On the Road to War, Smolensk Front

Dmitri Baltermants's photograph "On the Road to War." Taken during the Fall of 1941, it shows one of the many Red Army soldiers killed during the first six months of fighting. Baltermants took the photo on the Smolensk Front sometime after the end of the campaign. Shortly after Soviet Premier Josef Stalin called for the entire nation to resist the Germans on July 3, 1941, Army Group Center was approaching Smolensk, the traditional Russian gateway to Moscow. The Germans encountered increasing resistance. The Soviets blew bridges and laid mines to stop the armored advance. The German 2nd and 3rd Panzer Armies, outstripping their accompanying infantry, paused to regroup. This allowed STAVKA, the Soviet Army Command, to reinforce Smolensk with six Armies. However, many of these units were not at full strength, lacked training and modern equipment, and had never operated together as a Front (the Soviet equivalent of an Army Group). On July 6-9, 1941, some 700 tanks of the Soviet 20th Army's 5th and 7th Mechanized Corps were destroyed by superior German air forces. Smolensk itself fell on July 16. On July 26, the German tanks completed the encirclement of 300,000 Soviet troops. 100,000 were captured; the rest infiltrated back to Soviet-held territory. Smolensk was liberated on September 25, 1943. The city was mostly destroyed. Smolensk was designated a Hero City of the Soviet Union in 1985. Like most of the Soviet photographers' work that showed death or destruction, Baltermants's photo was suppressed by the Soviet censors until after World War II.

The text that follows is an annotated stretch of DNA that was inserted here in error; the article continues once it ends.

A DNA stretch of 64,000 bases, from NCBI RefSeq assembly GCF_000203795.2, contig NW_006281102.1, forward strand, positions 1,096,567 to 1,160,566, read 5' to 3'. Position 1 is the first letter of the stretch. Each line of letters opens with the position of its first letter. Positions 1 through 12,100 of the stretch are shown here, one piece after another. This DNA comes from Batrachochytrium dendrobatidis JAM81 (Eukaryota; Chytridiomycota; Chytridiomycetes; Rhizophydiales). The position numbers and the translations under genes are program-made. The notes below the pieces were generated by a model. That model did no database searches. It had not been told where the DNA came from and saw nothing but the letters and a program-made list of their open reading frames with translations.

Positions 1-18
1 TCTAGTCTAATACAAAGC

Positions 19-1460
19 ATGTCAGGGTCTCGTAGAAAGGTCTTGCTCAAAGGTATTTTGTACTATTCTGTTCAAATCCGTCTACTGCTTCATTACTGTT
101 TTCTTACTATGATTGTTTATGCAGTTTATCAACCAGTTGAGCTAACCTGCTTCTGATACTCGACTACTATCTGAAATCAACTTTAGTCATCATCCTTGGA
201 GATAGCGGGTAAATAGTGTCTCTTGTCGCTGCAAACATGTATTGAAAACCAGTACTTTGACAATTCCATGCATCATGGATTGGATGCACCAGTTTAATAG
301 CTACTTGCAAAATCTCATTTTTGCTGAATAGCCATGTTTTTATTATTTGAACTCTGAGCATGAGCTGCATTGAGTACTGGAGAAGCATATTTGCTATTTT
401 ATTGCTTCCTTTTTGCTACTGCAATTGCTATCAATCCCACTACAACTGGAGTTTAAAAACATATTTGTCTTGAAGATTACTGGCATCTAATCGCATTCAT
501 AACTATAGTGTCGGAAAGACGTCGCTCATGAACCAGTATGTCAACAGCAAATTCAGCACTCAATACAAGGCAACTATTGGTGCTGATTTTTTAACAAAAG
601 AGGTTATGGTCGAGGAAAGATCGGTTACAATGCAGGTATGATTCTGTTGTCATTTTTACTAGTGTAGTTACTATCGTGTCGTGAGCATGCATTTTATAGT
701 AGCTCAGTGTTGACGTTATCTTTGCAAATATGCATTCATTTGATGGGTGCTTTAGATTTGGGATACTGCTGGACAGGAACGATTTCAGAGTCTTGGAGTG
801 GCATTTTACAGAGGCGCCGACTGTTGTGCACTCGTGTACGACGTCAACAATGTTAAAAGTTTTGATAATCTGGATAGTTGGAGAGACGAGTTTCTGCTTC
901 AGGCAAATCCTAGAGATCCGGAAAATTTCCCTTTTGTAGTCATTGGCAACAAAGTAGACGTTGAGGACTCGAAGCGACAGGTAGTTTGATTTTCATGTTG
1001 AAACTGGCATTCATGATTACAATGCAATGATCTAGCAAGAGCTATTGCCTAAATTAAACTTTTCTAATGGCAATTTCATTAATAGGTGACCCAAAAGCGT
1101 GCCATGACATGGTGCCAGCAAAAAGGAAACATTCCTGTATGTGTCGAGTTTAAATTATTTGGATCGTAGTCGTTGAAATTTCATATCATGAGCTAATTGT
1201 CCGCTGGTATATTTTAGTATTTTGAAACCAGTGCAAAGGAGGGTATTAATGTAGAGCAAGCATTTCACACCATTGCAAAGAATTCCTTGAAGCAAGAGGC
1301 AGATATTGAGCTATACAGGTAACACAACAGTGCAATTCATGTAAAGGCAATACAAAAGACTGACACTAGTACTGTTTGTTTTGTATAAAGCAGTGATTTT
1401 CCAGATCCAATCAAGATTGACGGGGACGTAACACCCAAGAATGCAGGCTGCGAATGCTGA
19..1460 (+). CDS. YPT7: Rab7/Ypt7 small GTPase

Caption Written By: 
Jason McDonald
Date Photographed: 
Monday, September 1, 1941
Smolensk Oblast
Soviet Union